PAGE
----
Big-name hunting season at the Shore

Celebrities roam even these simpler environs.

STONE HARBOR - The guys who get up at 7 a.m. on summer weekends to play basketball near 96th Street and First Avenue are a hearty sort. Tossing elbows and hacking at shooting arms as the sun rises after Shore party nights takes stamina - or a little insanity. .

One morning a few years ago, though, a tall, well-hewn guy of about 40 came on the court dressed in a crisp white polo, seemingly ironed white shorts, and almost-washed white sneakers. This guy couldn't possibly have game, the looks around the court said.

Yet game he had, with an outside shot, some good moves around the basket - and Oprah. The guy in whites was Oprah Winfrey's longtime beau, Stedman Graham, a boyhood basketball star at nearby Middle Township High School who comes down to the Shore to visit relatives just about every summer.

Despite the Shore's plebeian roots, it does at times attract celebrities to more than Atlantic City casinos. Often, it draws celebrities with a story or a reason to visit New Jersey.

"If they want to do their social glam thing, then, of course, they do it on Long Island," said Curtis Bashaw, who owns Congress Hall and the Virginia, two hotels in Cape May, and the Chelsea, the new hip hotel in Atlantic City. "If they want to wear sweatsuits and sandals and hang out with everybody else, they come to the Shore. They feel they are embraced in an entirely different way. There are no paparazzi and everything is just in a simpler context."

Frankly, the celebrities themselves are simpler. In Ocean City, what goes for celebrity is usually a politician. Former State Sen. Vince Fumo, for as long as he is out on bond, has a house there. So does Pennsylvania's governor, Ed Rendell. One summer week a couple of years ago, there were three governors in Ocean City - Rendell, Gov. Corzine, and then-Iowa Gov. Tom Vilsack, now President Obama's secretary of agriculture. Vilsack comes nearly every summer, apparently to visit with in-laws, but clearly to stay out of Iowa's limelight, such as it is.

 

Ocean City

Ocean City, too, is the summer home of author Gay Talese, who grew up there but has been part of the New York literati for several decades. All-around sports-and-pirate guy Pat Croce rebuilt his oceanfront home at the north end of the island. Eagles kicker David Akers has a house on the south end of the island and, at various times, former boxing champ Mike Tyson, Flyers captain and executive Bobby Clarke, and Eagles running back Brian Westbrook have been reported to own or rent in Ocean City.

Perhaps the most famous summer resident of Ocean City was Philadelphia's Grace Kelly, the actress and Princess of Monaco, whose family still has summer residences in the city.

 

Long Beach Island

Long Beach Island has a few legacy-from-youth regular visitors - entertainment guys whose parents had houses or rented there when they were young. Comics Joe Piscopo and Ray Romano apparently came there for years when kids, as did the hottie of the political-satire scene, Jon Stewart. Doyenne of the theater and movies, Olympia Dukakis, is a regular visitor there as well.

 

Atlantic City

To be sure, Atlantic City has all sorts of celebrities, but it is hard to count someone playing a casino showroom as a "Shore person" and certainly not a "shoobie," a day-tripper. Back in the day, though, Atlantic City had its share of legit celebrity sightings.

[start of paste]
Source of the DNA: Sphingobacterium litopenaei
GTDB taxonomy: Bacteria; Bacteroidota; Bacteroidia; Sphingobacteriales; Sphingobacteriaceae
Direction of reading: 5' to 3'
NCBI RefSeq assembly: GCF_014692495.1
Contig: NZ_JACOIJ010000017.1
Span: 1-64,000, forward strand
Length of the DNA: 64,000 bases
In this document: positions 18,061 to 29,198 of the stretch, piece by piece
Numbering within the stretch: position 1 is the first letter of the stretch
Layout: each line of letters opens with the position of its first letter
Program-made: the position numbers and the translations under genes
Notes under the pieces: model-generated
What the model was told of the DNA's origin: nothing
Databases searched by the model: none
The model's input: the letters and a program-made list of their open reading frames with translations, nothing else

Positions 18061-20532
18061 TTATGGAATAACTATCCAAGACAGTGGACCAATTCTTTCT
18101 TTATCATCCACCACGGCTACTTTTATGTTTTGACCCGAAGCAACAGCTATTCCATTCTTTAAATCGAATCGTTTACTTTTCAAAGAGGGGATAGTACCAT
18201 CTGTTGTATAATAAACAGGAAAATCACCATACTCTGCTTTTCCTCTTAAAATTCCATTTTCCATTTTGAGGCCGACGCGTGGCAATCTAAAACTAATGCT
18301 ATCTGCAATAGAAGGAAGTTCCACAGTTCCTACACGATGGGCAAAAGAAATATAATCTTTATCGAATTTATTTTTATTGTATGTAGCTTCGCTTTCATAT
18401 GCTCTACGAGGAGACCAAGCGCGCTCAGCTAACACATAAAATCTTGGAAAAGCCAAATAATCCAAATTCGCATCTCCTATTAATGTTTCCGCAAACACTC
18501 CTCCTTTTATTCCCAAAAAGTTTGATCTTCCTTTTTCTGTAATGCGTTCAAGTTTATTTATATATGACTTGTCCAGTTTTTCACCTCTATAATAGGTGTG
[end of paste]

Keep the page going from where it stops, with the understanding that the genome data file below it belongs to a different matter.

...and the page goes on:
According to Atlantic City history buff Allen "Boo" Pergament, march king John Phillip Sousa's wife, Jane, was an Atlantic City girl, and he performed along the Boardwalk frequently.

"Diamond" Jim Brady and his girlfriend, Lillian Russell, had suites in the Shelburne Hotel. "It's said they had the most lavish parties in the country there," Pergament said.

"Somewhere after that, George M. Cohan came to town often, and Irving Berlin had his honeymoon here. It's because of Thomas Alva Edison that the Marlborough-Blenheim was the first big building made with reinforced concrete, which he developed. He stayed down there as long as he needed to, then came back to visit."

Comedian Jerry Lewis, in a recent NPR interview, said he used to visit Atlantic City from his boyhood home in North Jersey, but his landmark visit came when he was paired for the first time with Dean Martin at the old 500 Club, which stands just about where Jay-Z's 40/40 Club is now. He said that on the first night, he played two hours to about 20 people, but since the mob wanted more people at the 500 Club, the next night, there were a couple thousand people packed in, which made him and Martin stars.

 

Cape May

Curtis Bashaw said that celebs old and new have stayed at Congress Hall. President Benjamin Harrison's good buddy, Philadelphia department store magnate John Wanamaker, persuaded him to make Cape May the summer White House when the real one in Washington was undergoing renovations, so Republican Harrison decamped to Congress Hall for several months. A few decades earlier, Congress Hall was a Democratic summer bastion, with congressmen, and future presidents Franklin Pierce and James Buchanan, visiting.

More recently, Bashaw said, designer Nicole Miller, whose family had a house in Cape May Point in her youth, has been a Cape May habitue, and "you can see Phillip Seymour Hoffman all over town."

Last summer, after breaking up with disgraced Italian businessman Raffaello Follieri, actress Anne Hathaway went to Cape May, where her family had a house when she was growing up. She apparently avoided paparazzi, but was seen singing karaoke. Her song was allegedly a Shore cover-band staple: "Don't Stop Believing," by Journey.

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